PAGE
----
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J Atten Disord. 2013 Jan;17(1):29-37. doi: 10.1177/1087054711413071. Epub 2011 Aug 8.

Cognitive responses to stress, depression, and anxiety and their relationship to ADHD symptoms in first year psychology students.

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1
Queen's University, Kingston, Ontario, Canada.

Abstract

OBJECTIVE:

To explore the relationship between levels of reported depression, anxiety, and stress with scores on the Conners's Adult ADHD Rating Scale (CAARS).

METHOD:

Information was obtained from 84 1st-year psychology students using the CAARS, the Depression Anxiety and Stress Scale (DASS), and the Life Experiences Survey (LES).

RESULTS:

Approximately 23%, 18%, and 12% of students scored above critical values on the Diagnostic and Statistical Manual of Mental Disorders (4th ed., DSM-IV) Inattention Symptoms, the DSM-IV ADHD Symptoms Total, and the Inattention/Restlessness subscales, respectively. CAARS scores were positively related to reported levels of depression, anxiety, and stress, which accounted for significant variance among the three subscales. Only 5% of participants scored above recommended critical values on the ADHD index; however, a significant amount of the variance on this measure was also attributable to the DASS.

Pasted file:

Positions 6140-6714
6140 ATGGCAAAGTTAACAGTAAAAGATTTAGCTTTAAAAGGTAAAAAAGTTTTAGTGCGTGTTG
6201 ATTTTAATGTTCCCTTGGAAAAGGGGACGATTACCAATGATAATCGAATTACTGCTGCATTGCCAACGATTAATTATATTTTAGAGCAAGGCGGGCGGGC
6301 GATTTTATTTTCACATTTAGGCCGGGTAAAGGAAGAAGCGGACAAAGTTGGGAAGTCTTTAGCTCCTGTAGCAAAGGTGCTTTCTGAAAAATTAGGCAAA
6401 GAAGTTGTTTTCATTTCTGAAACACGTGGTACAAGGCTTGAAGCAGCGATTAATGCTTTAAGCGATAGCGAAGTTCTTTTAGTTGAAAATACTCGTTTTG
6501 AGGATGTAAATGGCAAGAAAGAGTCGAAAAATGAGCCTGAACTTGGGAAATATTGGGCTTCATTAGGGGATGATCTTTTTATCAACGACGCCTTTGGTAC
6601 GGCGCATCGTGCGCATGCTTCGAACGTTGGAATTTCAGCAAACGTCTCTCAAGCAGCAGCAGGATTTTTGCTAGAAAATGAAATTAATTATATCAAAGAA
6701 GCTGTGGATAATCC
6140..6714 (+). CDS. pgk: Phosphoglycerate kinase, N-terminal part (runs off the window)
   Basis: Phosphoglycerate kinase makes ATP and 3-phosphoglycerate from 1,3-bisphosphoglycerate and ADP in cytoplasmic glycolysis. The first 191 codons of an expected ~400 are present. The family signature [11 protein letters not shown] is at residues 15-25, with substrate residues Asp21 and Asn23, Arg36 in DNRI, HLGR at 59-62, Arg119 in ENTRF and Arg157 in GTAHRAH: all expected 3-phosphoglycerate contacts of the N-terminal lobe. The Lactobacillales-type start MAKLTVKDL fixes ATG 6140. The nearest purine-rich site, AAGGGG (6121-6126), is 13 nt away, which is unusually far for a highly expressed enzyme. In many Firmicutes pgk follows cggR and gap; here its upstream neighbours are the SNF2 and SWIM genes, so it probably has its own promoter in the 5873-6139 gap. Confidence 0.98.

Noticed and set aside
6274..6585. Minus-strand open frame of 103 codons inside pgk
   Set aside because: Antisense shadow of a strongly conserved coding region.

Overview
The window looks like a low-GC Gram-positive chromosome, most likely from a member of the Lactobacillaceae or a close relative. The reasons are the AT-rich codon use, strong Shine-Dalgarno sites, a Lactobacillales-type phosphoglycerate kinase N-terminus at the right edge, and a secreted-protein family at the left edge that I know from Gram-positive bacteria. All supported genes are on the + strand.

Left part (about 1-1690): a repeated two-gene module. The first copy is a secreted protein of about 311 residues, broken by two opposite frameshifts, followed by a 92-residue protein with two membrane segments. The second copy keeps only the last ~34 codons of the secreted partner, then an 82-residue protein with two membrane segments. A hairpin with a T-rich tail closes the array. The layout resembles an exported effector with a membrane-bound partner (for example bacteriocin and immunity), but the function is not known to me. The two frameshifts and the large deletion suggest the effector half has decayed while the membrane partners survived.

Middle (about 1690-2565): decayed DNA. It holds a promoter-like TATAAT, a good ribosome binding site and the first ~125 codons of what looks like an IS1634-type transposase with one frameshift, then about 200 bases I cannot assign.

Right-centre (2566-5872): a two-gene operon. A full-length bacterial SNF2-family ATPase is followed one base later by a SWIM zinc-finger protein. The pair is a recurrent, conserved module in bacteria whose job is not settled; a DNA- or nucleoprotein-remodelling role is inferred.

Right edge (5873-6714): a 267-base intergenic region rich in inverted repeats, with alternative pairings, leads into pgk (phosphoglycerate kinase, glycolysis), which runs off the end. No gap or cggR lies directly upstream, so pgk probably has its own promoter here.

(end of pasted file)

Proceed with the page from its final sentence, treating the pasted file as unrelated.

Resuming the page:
CONCLUSION:

Mood symptoms such as depression, anxiety, and stress may obscure correct attribution of cause in those being evaluated for ADHD.

PMID:
21825110
DOI:
10.1177/1087054711413071
[Indexed for MEDLINE]

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